• Overvoltage protection
  • Switching inductive load
  • Clamp of negative output voltage with inductive loads
  • Undervoltage shutdown
  • Maximum current internally limited
  • Electrostatic discharge (ESD) protection
output.jpg 

In the following files are the PCB Eagel files and a PCB PDF.

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rs27
Hi, with this post I would like to present the housing for the DIO module which was created with a 3D printer. The following zip folder contains the data for the 3D printer.
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thiagoralves
Thanks for sharing. Post here also when you have the final prototype. Did you write OpenPLC drivers for it?
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rs27
I have created a prototype and already tested. I also created an openPLC driver. This works correctly, but I still have something to optimize the detection of the modules. If there is interest, I can also introduce the driver. One point I noticed. For the input / output bool variables an array with uint8_t xxx [1024] [8] is used. This requires 8k bytes in total. Would not be enough array with bool xxx [1024] for the I / O. That would then occupy only 128 bytes?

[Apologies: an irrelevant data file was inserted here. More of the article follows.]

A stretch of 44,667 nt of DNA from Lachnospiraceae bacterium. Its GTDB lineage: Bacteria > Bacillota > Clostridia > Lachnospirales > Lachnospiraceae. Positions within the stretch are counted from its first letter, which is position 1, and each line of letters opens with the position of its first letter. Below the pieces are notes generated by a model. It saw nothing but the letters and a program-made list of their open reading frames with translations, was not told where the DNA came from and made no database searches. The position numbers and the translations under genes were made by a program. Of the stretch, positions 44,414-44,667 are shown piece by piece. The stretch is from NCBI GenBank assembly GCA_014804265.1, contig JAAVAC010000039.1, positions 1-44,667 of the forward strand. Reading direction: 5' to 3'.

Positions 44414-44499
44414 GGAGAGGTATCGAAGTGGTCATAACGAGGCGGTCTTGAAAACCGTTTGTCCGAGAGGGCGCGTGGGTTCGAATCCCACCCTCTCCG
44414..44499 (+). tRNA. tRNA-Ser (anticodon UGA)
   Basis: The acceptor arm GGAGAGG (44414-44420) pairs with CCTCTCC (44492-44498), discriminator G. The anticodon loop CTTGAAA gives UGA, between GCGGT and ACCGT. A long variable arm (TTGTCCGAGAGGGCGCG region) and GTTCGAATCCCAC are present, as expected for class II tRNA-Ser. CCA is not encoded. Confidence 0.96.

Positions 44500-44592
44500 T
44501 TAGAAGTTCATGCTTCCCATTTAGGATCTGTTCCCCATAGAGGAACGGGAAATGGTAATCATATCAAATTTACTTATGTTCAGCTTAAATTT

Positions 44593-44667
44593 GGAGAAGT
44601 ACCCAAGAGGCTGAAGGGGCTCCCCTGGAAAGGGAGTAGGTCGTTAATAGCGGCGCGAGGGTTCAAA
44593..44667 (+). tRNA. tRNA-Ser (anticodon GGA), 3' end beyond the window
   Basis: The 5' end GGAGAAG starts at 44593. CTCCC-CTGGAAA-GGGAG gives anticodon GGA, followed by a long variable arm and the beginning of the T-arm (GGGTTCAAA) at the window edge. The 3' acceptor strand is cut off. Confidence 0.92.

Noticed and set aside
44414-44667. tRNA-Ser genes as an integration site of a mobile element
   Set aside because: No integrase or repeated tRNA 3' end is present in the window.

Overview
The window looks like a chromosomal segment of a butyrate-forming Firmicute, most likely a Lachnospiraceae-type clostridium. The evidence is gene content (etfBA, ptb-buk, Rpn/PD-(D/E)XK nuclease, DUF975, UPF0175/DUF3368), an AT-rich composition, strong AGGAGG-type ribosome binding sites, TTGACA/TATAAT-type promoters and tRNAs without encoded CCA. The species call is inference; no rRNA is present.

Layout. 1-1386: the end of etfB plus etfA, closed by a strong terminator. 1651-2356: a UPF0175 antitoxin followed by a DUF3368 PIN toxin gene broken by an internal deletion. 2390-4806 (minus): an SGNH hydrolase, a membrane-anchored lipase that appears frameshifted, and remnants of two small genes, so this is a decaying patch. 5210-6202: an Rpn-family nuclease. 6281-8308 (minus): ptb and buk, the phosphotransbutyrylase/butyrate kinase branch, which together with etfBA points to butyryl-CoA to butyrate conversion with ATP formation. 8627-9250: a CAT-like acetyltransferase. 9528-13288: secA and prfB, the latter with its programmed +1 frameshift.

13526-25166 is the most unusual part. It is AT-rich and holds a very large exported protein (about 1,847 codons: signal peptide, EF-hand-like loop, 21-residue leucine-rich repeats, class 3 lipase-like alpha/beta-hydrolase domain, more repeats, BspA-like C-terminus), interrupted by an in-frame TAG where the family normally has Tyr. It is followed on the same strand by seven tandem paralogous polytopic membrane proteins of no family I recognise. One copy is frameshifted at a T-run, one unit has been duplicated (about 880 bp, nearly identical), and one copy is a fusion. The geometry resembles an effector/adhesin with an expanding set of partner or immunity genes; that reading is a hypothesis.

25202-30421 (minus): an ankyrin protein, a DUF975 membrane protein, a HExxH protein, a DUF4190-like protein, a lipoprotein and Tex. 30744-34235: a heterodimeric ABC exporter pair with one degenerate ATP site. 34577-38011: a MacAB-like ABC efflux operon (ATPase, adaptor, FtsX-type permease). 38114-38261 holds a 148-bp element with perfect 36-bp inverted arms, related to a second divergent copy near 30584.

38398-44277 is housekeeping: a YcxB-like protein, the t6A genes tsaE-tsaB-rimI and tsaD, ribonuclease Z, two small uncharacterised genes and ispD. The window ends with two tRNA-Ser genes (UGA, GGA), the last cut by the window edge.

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thiagoralves
I would agree that a single 1024 array should be enough if OpenPLC was to run on a small microcontroller. But on a Raspberry Pi with at least 512MB of RAM, it doesn't make any difference at all if the array occupies 8K or 128 bytes of RAM. This is absolutely insignificant given then amount of memory of the main system.

Once you have everything ready, you can share your project files here for the community to use. Thanks!
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rs27

In this post I would like to discuss the control via I2C. When I created the driver, I oriented myself to the unipi driver (/home/pi/OpenPlc_v3/webserver/core/hardware_layers/unipi.cpp). I used the wiringpi software on the Rasperry Pi for I2C control. The transmission speed for the I2C bus is set to 100 kbit/s. The bitrate can be changed at the RPI in the file /boot/config.txt. In the file, the bitrate is increased to 400 kbit/s with dtparam = i2c_arm_baudrate = 400.